Introduction

 

Having used JFETs (type BF256BBF256B) in some of my test circuits whilst experimenting with MOSFETs, I

thought it might be interesting to look at the transfer function and see if I could recreate the curve

you sometimes see on a datasheet which relates the gate voltage to the drain current.

 

If you're not used to JFETs (Junction Field-Effect Transistors), they're similar to MOSFETs but the

insulation between the gate and the channel is provided not by an actual insulator but rather by a

reverse-biased p-n junction. The immediate effect of that is we need to be careful not to forward-bias

the diode (by raising the gate more than a diode-drop above the source), or at least, if we do, to

ensure that the current that flows is suitably limited. Operation of the device is then in the region

down from that diode-drop voltage to whatever negative voltage (negative relative to the source) it

takes to close off the channel. [I'm referring to n-channel parts here - reverse all the voltages for a

p-channel part.]

 

This is what a typical curve might look like. I've taken this from an old app note [1] because the JFET

I'm going to be measuring doesn't have any curves at all on the datasheet.

 

There are several parameters we might be interested in that we could take from the curve. One of those

is the zero-voltage current (the drain current when the gate-source voltage is zero), though that could

be easily measured in other ways. Another parameter of interest is the negative voltage where the

current falls to zero. A little less obviously, we could get the incremental transconductance from the

slope of the curve at a particular gate voltage.

 

The app note I mentioned above is for a tester that does the same as what I'm trying to do here. I

didn't discover it until part-way through, so the detail of mine is somewhat different, although the

basic principle of operation is similar. If you wanted to build one, you might do better with theirs as

it handles n-type and p-type devices; mine is just suitable for the n-type parts that I had available to

test.

 

Circuit

 

Here's the circuit I came up with. The JFET I've got as the 'device under test' [DUT] was just an

arbitrary choice from the ones in the simulation library. The BF256BBF256B part I'm testing doesn't seem to

have a spice model.

 

 

The heart of it is an op-amp integrator that generates the ramping voltage that's applied to the gate.

That voltage is a downwards ramp, from zero to about -6V. To reset it, I have a simple pulse generator

that turns on a MOSFET across the integration capacitor. That periodically discharges the capacitor.

It's not all that elegant, but I'm only throwing it together for an experiment.

 

On the output side, the drain of the JFET has a resistor to convert the output current to a voltage and

then there's a differential amplifier to shift it down so that it's ground-referenced for the 'scope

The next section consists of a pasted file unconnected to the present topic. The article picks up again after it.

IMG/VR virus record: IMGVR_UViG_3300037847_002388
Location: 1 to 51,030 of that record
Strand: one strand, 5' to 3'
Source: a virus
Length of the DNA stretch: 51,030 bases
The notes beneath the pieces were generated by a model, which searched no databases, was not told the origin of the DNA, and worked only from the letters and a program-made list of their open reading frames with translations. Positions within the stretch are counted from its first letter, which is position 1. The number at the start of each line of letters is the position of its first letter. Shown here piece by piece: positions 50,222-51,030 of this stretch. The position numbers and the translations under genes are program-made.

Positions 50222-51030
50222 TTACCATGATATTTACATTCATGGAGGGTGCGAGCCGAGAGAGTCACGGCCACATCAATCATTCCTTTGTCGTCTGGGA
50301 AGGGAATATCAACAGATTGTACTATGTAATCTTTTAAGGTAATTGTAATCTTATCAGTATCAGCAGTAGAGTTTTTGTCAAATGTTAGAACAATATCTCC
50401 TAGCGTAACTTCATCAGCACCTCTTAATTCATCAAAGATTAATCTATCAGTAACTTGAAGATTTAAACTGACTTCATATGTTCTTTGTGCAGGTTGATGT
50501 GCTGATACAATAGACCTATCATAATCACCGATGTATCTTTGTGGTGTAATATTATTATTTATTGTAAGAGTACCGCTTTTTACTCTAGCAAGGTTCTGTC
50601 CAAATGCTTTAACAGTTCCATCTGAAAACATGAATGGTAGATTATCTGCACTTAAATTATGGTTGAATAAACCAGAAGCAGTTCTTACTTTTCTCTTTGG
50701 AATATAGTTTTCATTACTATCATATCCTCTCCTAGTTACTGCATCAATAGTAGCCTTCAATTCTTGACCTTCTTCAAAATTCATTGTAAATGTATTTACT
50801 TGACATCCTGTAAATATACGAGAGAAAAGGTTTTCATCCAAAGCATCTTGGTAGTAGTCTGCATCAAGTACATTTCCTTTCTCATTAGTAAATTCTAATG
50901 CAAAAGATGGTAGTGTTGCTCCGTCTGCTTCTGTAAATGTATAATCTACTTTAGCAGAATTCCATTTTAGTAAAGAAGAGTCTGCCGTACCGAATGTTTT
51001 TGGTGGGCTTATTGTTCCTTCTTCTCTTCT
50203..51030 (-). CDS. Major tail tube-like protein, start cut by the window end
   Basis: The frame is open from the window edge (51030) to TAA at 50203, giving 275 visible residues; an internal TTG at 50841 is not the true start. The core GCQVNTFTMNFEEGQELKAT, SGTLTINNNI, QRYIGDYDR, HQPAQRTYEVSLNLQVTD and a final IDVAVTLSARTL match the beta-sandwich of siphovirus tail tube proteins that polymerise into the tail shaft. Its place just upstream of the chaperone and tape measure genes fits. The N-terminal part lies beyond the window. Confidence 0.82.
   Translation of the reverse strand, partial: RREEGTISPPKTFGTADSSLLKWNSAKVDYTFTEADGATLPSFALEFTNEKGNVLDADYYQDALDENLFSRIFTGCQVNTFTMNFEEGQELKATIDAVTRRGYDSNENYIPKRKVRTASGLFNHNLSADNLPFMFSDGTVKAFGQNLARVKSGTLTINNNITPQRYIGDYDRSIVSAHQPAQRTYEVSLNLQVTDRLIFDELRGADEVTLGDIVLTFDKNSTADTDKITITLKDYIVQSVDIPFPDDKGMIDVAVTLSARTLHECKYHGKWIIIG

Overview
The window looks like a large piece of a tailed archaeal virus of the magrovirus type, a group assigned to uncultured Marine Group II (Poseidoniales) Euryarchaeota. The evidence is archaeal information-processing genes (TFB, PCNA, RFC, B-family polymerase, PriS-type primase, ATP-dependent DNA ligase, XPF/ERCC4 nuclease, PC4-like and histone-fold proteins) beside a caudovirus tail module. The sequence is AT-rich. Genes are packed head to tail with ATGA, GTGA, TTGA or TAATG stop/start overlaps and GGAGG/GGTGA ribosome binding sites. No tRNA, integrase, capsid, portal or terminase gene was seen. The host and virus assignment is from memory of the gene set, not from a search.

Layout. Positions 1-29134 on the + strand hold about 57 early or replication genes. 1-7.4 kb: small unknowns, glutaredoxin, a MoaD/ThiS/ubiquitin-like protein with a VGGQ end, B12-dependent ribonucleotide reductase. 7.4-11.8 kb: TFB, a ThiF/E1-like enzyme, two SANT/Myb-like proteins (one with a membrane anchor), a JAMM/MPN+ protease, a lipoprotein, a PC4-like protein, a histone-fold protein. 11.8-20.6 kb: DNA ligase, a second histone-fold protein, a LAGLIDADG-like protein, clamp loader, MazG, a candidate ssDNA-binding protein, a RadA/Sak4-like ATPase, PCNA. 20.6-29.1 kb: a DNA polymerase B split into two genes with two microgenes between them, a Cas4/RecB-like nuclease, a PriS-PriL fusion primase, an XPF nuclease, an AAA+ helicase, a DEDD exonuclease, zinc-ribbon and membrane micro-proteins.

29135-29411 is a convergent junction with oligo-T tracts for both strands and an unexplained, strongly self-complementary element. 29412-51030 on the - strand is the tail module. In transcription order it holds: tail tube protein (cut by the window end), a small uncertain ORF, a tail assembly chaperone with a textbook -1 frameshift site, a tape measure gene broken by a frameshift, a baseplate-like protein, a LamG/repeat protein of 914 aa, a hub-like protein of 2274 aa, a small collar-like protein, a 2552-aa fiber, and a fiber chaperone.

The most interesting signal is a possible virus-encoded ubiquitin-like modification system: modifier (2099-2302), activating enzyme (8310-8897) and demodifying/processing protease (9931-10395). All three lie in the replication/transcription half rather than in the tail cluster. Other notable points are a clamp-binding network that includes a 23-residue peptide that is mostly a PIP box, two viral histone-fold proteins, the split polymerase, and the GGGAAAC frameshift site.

probe to measure.

 

Here it is built on a breadboard:

 

 

I had a couple of problems with it. One simple one was that the reset didn't take the ramp back to zero

voltage, but left an offset of about -100mV at the gate. That was a shame as it stops us looking at the

zero-volt current so, instead of taking the non-inverting input to ground, I lifted it with a diode

drop.

 

The other problem was that the integrator 'sang' a bit. There was a low level of 1MHz oscillation on the

ramp. I dealt with that by increasing the size of the integrator capacitor by a factor of ten (and

dropping the charging resistor by the same factor) [originally I had 47nF and 47k for the two]. That has

the effect of rolling-off the gain faster, which I suppose is why it cut out most of it, but you can

still see the effect slightly along the top of the ramp waveform. That might well be down to using the

breadboard [capacitance between the strips of contacts], but I can live with it for the purposes of this

blog.

 

Testing a BF256BBF256B

 

Here are the results I get when testing a BF256BBF256B part.

 

This shows the gate ramp voltage [yellow] and the drain current [blue]. You can see where the pulse

generator does the reset back up to just above zero. The drain current is 100mV = 1mA, so on the

following trace we have 2mA per division.

 

 

Here it is in more detail.

 

 

Finally, this is what it looks like if I get the 'scope to plot it XY, where we see it in the more

traditional form. The spread at the top is due to the slight oscillation I just mentioned.

 

 

The scale up is 2mA per division, so the zero-volt current is about 9mA. That's in the middle of the

range given by the datasheet [6mA to 13mA]. The cut-off is harder to measure because my circuit isn't

very good (there's a small offset on the current measurement) and it's difficult to see where it gets to

zero. It looks like it may be around -2.7V.

 

The one feature that's slightly surprising is the transconductance. By eye, the transconductance at zero

looks to be roughly about 4.5mS (9mA/2V), but that's the minimum value given on the datasheet. Perhaps

it's down to the drain voltage (the datasheet uses 15V, but I've only got the 9V of the supply, less a

volt for the current sense).

 

Conclusions

 

Although it quickly showed up the limitations of the breadboard, otherwise it worked reasonably well as

an experiment. If I have some time I'll measure a selection of parts and see how much spread there

is to the zero-voltage current and the cut-off point.

 

[1] Fairchild application note AN-6610 https://www.onsemi.com/pub/Collateral/AN-6610.pdf.pdf

 

If you found this interesting and would like to see other blogs I've written, a list can be found here:
https://www.element14.com/community/people/jc2048/blog/2018/10/24/jc2048-blog-index